The whole point of the Gospel of Jesus is to take care of and love others well.
In a culture driven by pursuit of one’s own glory, wealth and fame, the powerful teachings of a humble carpenter who lived so long ago are easy to overlook. Even easier to overlook are those very same people that Jesus called us to love. But what does this look like? How are we to “go, and make disciples of all nations?”
Deeper still, many of us wrestle with “why?” we should give of ourselves, potentially risking health, fortune or even just comfort.
To all my Christian brethren and sisthren(?) out there, the “why” can be most easily answered as such; the God that created the universe told you so.
To the above who are not content with obedience for obedience sake (check yourself before you wreck yourself… boom), or to those reading who don’t believe yet as I do, I offer this:
To give of oneself, of one’s own finances or time, is among the most fun and rewarding experiences in this life.
Simply taking the time out of your day to approach someone who seems down and out, such as a homeless person looking for food, or someone looking forlorn at your favorite coffee shop or library, can yield amazing interactions.
Today, while sitting at the library (with every intention of keeping to myself), a man came and sat right beside me (grumble). We sat in silence for a long while, and eventually he began to doze off. A library staff-member came through and tapped the guy on the shoulder, politely requesting that he stay awake or head out for the evening. During this interaction, I of course gave in to that insatiable desire of man known as curiosity. Turning to view this brief and mild commotion, the sleeping man and I made eye contact, and something in his eyes was crying out for… something. I didn’t know what, but I decided to do something about it.
Through the simple act of asking this man about his book, expressing interest in that which he is interested, something marvelous happened.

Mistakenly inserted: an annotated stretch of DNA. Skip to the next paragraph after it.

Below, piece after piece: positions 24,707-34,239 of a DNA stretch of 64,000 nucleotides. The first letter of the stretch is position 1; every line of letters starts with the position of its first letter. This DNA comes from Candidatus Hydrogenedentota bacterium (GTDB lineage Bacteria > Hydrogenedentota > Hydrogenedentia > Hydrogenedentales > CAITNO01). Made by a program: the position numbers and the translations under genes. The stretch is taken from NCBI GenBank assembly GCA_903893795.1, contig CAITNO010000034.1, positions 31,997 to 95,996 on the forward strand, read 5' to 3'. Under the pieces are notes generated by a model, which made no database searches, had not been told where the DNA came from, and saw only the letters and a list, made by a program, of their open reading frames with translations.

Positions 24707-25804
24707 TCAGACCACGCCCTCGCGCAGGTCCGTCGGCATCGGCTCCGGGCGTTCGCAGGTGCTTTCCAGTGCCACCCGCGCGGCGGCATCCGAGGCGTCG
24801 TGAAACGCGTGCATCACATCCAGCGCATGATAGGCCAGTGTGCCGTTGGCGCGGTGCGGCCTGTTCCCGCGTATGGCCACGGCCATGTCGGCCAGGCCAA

We began talking about this book, which naturally and gradually led into his interests in the sciences and politics and the ways in which he is seeking for a meaning in life. After a long and pleasant discussion of these matters, he opened up that he has been struggling in his faith, wrestling with God to find meaning. Part of this, I infer, results from the passing of his son only a year ago, which he began to share in detail with just a few more honest, caring questions. After years of suffering with bipolar disorder and a despicable medical scandal (long, personal story), this man’s son took his life out of shame, pain and lack of hope for a better life.
The man expressed to me that he is only now coming to terms, over a year later, and that he really has no one in his life to talk to about any of this. He expressed gratefulness for my listening ear and open heart, and my willingness to care as such for a complete stranger.
All I had wanted today was to sit quietly in the library and read, but instead God used a willing heart to speak to this man and to demonstrate love and affection that, I think, helped to shift this stranger’s perspective on life, if even only a little bit.
The point of this, friends, is not to tell you of something that I have done or to bring any kind of glory to myself, but rather to reflect on the intimacy and love that God has designed each and every one of us to seek and to foster with one another, regardless of any filial bond or gain for oneself. I gained nothing more from this interaction than a reminder that hearts all around us are breaking under the weight of this life, and that we are called to love above all else.
The point of this, friends, is that the “how” of making disciples is simple and attainable: give of your time and seek to treat everyone you meet as a beautiful reflection of the God who created you.
In a culture and time that continuously spurs you on to take everything you can, keep to yourself and build your own utopia, I encourage you to stop. Look beside you and all around you, find someone that is in need, and stop taking. Give of yourself and your time. I promise, you will not be disappointed.
Much Love & Many Blessings,
Brady J. L. Smith